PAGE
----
Thursday, October 10, 2013
Book 3 in author Peter V. Brett's Demon Cycle, The Daylight War, was one of my most anticipated books of 2013. His first two books in the series, The Warded Man and The Desert Spear, were both excellent examples of suspenseful, well-written fantasy novels.
I learned about Peter Brett's work from the Walker of World's blog several years ago and I am very appreciative of that fact. I loved The Warded Man (gave it an A/A+ review) and The Desert Spear (gave it an A/A+ review).
The Daylight War is another excellent addition to the series. The books are set in a world called Thesa where every night "corelings" (also called demons) rise from the core of the planet and solidify into deadly creatures to attack and slaughter humans. The only thing that protects humans is the use of wards (intricate symbols) on surfaces that repel corelings. Thesa was once a technologically advanced society but since the emergence of the corelings hundreds of years before the time the books are set in humanity has reverted to a feudal level of civilization.
In the first book The Warded Man, the main character Arlen Bales discovers that he can tattoo wards on his body and gained unique power and strength as a result, at a terrible personal cost. The other central characters introduced are Leesha Paper and Rojer Halfgrip who both live in the greenlands near to Arlen. Leesha is apprenticed to her village's healer (called a Herb Gatherer) and Rojer is an orphan who was raised by an itinerant entertainer called a Jongleur. The central tension in the first book is the complicated relationships between Arlen, Leesha and Rojer.
In the second book The Desert Spear, we are introduced to a new central character Ahmann Jardir who lives far away in the desert in a place called Krasia. Krasia is clearly influenced by Arabic/Muslim culture in a manner that I at first felt was not as done as deftly as Frank Herbert did in the classic Dune series. However, in the third book we learn more about Krasian culture from the female perspective through the author's focus on Inevera, Jardir's wife. I believe that Brett has successfully created his own faux Arabic culture that is as well-developed and compelling as Herbert's and that is saying something because Herbert's Dune is one of the masterworks of the science fiction genre. The second book also introduces us to Renna Tanner, who through a complicated set of events becomes Arlen's "promised" (i.e. fiancee). One of the features of the series I have always found the most interesting has been the nuanced ways in which the author has dealt with gender and the different expectations of the roles and responsibilities of men and women, told from the perspective(s) of both men and women, and depicting different levels of gender-based restrictions and beliefs in different cultures.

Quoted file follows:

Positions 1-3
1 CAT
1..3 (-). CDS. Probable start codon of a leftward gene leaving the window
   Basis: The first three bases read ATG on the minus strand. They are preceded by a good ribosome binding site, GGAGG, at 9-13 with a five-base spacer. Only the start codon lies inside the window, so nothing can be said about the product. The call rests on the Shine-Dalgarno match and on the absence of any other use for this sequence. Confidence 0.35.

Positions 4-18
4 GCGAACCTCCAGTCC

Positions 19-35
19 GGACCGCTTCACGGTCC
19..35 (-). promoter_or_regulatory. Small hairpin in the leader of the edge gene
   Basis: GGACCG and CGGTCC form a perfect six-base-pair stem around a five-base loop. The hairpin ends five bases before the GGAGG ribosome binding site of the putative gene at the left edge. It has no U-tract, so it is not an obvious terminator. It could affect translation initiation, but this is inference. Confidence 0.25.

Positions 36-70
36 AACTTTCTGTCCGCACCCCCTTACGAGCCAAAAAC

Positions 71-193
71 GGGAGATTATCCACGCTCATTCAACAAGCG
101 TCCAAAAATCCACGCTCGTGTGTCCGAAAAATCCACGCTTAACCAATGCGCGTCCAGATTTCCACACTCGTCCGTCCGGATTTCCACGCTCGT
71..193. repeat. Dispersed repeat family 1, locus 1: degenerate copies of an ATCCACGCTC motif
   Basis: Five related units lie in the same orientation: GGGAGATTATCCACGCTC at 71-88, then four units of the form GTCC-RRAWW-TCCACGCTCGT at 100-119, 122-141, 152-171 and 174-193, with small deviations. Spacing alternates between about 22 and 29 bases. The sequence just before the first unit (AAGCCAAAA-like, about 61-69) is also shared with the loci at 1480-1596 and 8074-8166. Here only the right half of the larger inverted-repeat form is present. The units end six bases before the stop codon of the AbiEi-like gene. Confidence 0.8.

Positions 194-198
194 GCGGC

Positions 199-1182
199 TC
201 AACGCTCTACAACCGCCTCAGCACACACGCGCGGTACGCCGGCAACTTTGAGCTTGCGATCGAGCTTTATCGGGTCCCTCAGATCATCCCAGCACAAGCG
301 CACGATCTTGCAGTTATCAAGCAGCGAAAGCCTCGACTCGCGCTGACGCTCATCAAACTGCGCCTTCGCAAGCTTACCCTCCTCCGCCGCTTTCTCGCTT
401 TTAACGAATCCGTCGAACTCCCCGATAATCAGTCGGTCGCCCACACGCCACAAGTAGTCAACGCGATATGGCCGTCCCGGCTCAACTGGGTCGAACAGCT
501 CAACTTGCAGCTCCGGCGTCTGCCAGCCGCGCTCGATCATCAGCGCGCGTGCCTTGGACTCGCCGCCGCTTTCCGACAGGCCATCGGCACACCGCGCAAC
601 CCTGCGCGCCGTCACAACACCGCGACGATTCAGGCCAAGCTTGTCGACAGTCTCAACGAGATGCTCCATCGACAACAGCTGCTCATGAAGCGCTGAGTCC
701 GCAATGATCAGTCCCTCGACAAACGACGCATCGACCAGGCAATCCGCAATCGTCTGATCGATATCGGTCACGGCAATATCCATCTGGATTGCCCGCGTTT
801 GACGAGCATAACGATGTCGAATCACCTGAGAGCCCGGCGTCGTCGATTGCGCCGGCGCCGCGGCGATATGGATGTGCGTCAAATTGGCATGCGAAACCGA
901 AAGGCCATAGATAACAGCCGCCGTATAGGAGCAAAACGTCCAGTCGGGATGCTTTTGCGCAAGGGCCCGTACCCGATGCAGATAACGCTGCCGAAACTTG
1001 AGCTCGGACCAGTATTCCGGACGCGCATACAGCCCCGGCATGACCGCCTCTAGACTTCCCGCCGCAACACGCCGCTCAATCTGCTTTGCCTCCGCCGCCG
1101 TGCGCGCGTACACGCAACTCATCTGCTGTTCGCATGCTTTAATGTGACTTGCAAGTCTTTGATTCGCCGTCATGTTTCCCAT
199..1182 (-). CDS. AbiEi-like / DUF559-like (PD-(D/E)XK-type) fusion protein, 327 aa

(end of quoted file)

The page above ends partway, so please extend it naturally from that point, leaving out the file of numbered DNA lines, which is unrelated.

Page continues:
In the third book the conflict between Ahmann Jardir and Arlen Bales as the two most powerful men in the world becomes more and more inevitable. Both of them are thought by the people who know them best as likely to be a messianic figure called the Deliverer who is supposed to save humanity from the scourge of the corelings. Arlen, despite the amazing things he can do thanks to the special wards he has on his skin, rejects the mantle of Deliverer. Ahmann, actively seeks to foster and maintain a belief by his followers that he is the Deliverer. Ahmann uses this belief to finally united his tribal peoples under one common leader, himself.
While in the first book the demons appeared to be mindless creatures who almost seemed like a natural affliction of humanity, in the later books we start to get a more well-rounded impression of the most advanced demons, called Core Princelings. These princelings have awesome mental (telepathic) abilities and are called "Mind Demons" by Arlen.
I don't want to discuss details of the particular plot points in The Desert Spear except to say that the action is non-stop and we learn a lot more about our (five central characters) by the time we're dine.
It is clear that Brett's Demon Cycle has the potential to be as significant to the dark fantasy-action genre as Dune is to science fiction. I am anxiously awaiting the fourth book in the series!
Title: The Daylight War (Book 3 of the Demon Cycle).
Author: Peter V. Brett.
Paperback: 656 pages.
Publisher: Del Rey.
Date: February 12, 2013.
OVERALL GRADE: A (4.0/4.0).